fri 27/04/2018

theartsdesk com, first with arts reviews, news and interviews

Peter Culshaw
Friday, 27 April 2018
Maen, a member of the rap collective Sa’aleek was working one night in their small makeshift studio in the Qalandia refugee camp near Ramallah. He dozed off, only to find the...
Graham Rickson
Friday, 27 April 2018
Ealing Studios veteran Basil Dearden may have directed it, but 1944’s They Came to a City is mostly a JB Priestley film, an engaging blend of the mundane and the metaphysical. The...
David Nice
Thursday, 26 April 2018
Depression, with or without psychotic episodes, is a rare subject for drama or music theatre - and with good reason: the sheer unrelenting monotony of anguish and self-absorption...
Thomas H Green
Thursday, 26 April 2018
Gob Squad is a “seven-headed” Anglo-German arts collective who specialise in multimedia performance. Beginning in Nottingham in 1994 and now based in Berlin, their work ranges...
Aleks Sierz
Thursday, 26 April 2018
Rodney Ackland must be the most well-known forgotten man in postwar British theatre. His legend goes like this: Absolute Hell was originally titled The Pink Room, and first staged...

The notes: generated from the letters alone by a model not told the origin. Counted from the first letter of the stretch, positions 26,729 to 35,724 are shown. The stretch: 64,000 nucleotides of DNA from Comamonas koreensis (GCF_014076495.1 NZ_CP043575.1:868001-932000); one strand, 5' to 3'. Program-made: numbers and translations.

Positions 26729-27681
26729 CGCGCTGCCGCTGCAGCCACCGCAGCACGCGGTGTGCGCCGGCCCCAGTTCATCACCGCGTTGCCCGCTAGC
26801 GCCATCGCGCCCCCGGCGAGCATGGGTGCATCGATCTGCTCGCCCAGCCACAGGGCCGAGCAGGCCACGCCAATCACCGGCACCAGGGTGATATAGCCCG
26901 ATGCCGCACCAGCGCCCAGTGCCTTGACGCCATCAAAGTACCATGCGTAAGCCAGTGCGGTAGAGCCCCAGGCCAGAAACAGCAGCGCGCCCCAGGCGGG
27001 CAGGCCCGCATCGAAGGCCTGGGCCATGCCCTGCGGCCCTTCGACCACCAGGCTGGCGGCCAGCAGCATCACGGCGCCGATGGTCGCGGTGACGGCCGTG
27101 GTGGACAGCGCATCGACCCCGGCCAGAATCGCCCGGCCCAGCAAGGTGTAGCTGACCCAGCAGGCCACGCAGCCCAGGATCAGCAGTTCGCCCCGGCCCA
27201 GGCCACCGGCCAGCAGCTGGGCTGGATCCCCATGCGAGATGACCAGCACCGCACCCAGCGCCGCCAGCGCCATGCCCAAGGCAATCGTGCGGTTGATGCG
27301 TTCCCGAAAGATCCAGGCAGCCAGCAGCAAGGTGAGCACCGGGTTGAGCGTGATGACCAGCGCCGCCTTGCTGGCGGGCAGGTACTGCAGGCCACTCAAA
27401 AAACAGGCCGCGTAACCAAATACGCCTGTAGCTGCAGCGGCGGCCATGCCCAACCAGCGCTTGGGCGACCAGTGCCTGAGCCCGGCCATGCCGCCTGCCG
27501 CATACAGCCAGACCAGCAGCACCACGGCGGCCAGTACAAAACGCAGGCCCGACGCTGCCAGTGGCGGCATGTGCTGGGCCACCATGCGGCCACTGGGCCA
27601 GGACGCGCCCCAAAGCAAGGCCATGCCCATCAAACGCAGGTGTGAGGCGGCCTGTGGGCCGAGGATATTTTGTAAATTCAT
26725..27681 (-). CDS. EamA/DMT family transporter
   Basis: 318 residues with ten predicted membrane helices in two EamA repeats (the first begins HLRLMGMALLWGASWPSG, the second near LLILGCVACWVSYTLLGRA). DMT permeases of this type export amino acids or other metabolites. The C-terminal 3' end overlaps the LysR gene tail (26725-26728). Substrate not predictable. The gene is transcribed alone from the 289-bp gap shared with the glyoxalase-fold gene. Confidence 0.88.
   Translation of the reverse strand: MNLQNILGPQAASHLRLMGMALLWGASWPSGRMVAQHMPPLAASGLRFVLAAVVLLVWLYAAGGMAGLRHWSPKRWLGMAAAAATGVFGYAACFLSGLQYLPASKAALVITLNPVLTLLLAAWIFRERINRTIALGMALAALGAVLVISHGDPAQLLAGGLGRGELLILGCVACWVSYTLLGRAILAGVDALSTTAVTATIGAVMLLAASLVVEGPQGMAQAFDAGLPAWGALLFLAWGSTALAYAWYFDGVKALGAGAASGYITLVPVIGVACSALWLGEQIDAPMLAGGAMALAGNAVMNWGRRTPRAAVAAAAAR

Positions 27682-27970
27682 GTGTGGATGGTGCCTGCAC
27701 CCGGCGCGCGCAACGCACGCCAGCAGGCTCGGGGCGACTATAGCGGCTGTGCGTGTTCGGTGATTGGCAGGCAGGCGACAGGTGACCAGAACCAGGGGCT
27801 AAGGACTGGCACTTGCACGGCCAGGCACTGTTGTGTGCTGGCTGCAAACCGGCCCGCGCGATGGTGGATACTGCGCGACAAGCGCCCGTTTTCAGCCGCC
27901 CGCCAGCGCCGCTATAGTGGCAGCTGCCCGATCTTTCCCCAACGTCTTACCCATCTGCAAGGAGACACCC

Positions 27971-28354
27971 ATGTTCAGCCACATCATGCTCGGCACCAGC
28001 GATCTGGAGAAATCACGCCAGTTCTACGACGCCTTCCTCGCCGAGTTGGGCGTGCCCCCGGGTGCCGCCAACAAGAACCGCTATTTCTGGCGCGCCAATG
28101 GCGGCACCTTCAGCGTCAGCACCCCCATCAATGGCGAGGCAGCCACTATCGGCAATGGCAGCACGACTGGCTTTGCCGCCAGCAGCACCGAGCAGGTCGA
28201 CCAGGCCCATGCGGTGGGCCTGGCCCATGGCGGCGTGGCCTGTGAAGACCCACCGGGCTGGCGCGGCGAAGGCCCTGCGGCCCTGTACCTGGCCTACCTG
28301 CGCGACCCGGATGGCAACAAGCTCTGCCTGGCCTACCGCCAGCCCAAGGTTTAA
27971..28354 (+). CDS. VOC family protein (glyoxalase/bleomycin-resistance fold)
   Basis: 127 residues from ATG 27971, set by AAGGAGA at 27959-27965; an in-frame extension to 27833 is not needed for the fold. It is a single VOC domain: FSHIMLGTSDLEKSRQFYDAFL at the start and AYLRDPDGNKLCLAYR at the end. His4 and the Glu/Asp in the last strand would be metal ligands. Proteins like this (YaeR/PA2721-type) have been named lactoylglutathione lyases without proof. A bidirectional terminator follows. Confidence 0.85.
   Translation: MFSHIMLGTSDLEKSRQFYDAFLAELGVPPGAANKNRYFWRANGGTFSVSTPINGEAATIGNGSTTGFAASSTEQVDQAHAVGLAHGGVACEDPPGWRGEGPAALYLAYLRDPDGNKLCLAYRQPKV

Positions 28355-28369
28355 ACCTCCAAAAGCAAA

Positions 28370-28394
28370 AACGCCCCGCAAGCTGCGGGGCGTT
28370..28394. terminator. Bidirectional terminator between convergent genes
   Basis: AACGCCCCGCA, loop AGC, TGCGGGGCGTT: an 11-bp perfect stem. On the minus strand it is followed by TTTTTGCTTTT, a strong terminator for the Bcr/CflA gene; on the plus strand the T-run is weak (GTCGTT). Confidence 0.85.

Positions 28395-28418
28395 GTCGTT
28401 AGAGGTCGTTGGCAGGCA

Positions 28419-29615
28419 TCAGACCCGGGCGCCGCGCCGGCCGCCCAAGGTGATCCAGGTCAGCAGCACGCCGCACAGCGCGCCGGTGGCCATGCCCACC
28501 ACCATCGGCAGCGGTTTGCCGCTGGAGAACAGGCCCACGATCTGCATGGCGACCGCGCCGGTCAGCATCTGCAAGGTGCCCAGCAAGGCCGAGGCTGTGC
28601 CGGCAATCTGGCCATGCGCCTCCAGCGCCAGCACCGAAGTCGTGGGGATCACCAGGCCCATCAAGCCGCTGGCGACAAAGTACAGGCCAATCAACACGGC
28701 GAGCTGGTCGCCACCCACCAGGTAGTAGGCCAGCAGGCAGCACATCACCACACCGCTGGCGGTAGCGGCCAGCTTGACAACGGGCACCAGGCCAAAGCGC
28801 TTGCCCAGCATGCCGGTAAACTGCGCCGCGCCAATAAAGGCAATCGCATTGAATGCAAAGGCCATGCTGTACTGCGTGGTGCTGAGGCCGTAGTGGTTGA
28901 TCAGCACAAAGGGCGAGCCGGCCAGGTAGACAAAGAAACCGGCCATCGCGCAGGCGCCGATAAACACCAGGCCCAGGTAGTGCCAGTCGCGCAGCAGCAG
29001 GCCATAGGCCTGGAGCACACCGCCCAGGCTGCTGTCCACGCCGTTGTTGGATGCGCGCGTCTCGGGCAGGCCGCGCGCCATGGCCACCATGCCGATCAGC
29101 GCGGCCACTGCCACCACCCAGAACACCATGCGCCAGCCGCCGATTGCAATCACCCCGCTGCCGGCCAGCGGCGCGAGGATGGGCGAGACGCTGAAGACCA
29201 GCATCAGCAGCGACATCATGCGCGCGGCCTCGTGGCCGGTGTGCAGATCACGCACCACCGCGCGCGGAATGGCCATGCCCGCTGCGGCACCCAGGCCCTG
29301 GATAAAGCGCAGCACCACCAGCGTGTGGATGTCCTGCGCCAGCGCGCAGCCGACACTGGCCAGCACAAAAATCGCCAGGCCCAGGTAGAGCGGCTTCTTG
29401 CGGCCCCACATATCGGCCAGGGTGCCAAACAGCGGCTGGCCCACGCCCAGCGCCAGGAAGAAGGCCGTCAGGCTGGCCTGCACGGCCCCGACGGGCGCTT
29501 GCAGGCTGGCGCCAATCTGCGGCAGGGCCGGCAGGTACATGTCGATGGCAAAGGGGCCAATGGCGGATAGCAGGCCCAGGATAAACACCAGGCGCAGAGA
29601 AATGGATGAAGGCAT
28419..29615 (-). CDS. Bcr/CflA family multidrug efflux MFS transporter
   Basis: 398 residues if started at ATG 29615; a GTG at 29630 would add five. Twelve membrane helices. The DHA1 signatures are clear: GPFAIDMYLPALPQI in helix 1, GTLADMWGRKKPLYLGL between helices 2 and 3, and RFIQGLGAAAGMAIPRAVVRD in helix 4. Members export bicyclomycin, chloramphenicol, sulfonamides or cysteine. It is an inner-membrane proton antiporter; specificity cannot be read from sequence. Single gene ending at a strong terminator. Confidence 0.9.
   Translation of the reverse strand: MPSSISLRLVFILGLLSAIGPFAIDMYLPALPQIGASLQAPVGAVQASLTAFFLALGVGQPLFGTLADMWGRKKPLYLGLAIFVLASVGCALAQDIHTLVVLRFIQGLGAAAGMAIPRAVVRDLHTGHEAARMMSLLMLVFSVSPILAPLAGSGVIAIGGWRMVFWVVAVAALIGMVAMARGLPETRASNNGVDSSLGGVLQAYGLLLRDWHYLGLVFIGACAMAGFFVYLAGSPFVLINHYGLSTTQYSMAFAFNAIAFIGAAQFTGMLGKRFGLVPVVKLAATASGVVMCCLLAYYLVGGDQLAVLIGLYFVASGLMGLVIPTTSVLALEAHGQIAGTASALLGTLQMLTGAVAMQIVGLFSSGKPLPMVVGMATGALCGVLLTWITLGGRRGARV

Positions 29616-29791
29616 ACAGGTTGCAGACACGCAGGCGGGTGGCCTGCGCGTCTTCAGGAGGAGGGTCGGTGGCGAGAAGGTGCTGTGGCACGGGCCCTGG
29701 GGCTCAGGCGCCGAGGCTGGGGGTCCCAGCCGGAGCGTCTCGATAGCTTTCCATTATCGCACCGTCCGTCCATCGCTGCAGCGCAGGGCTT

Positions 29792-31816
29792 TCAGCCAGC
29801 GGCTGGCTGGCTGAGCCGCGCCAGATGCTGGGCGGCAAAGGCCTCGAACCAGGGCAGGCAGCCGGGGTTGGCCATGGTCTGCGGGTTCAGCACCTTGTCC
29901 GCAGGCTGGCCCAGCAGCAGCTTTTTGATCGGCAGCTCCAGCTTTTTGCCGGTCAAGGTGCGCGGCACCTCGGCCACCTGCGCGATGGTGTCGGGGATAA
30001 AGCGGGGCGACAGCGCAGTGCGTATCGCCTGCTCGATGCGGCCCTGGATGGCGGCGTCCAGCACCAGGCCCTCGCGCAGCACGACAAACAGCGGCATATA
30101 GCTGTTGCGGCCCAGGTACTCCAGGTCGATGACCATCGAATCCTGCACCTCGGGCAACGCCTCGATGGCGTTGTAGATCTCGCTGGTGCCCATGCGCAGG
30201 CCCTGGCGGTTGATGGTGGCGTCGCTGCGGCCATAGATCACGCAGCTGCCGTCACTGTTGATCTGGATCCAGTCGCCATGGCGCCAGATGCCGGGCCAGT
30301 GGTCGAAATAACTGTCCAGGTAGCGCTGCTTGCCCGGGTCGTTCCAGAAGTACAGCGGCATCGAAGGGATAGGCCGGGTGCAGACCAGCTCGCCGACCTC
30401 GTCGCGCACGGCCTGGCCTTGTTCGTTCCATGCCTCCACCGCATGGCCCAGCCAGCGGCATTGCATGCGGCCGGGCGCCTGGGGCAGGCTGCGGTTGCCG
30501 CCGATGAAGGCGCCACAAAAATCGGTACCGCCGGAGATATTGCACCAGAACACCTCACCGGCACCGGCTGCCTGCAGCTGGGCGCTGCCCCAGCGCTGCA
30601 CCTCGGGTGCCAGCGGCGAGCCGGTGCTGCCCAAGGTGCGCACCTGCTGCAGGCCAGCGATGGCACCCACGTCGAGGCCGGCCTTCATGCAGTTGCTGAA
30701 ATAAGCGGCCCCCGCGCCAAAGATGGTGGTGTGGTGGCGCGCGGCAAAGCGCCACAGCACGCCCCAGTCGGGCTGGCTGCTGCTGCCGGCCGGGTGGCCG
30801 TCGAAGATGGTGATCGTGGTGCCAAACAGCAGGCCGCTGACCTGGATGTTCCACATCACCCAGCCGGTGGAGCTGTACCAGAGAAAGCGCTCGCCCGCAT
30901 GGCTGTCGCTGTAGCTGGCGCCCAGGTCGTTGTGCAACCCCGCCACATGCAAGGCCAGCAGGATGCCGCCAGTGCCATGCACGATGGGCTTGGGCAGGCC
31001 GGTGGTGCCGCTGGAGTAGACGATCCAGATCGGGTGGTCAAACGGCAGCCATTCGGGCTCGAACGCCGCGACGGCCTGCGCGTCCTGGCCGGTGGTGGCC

Richard Bratby
Thursday, 26 April 2018
The Fates did not want theartsdesk to review English Touring Opera’s new production of The Marriage of Figaro. The Beast from the East intervened to prevent a colleague from...
Mark Kidel
Thursday, 26 April 2018
Van Morrison has always been drawn as much to jazz as anything else. There is a natural swing to his voice, and his phrasing...
Aleks Sierz
Wednesday, 25 April 2018
Playwright Anthony Neilson has always been fascinated by sex. I mean, who isn’t? But he has made it a central part of his...
Matt Wolf
Wednesday, 25 April 2018
A much tinkered-with show needs to go back to the drawing board, if this latest iteration of Strictly Ballroom: The Musical...
Jasper Rees
Wednesday, 25 April 2018
A few years ago Abi Morgan was everywhere. For the cinema she scripted Shame, The Iron Lady, The Invisible Woman and...
Sebastian Scotney
Wednesday, 25 April 2018
Matthias Goerne has an exceptional ability to sustain evenness and legato through a vocal line. His breath control and his...
Matt Wolf
Wednesday, 25 April 2018
A one-time Martha and Maggie the Cat in the theatre, and a screen siren of the sort they don't make any more, might not be...
Steve O'Rourke
Wednesday, 25 April 2018
The God of War games are legendary action adventure titles that specialise in the slaying of giant mythical beasts via...
Thomas H Green
Wednesday, 25 April 2018
Blossoms are the latest inheritors of the massive-in-Manchester mantle that has, so often in the past, translated into...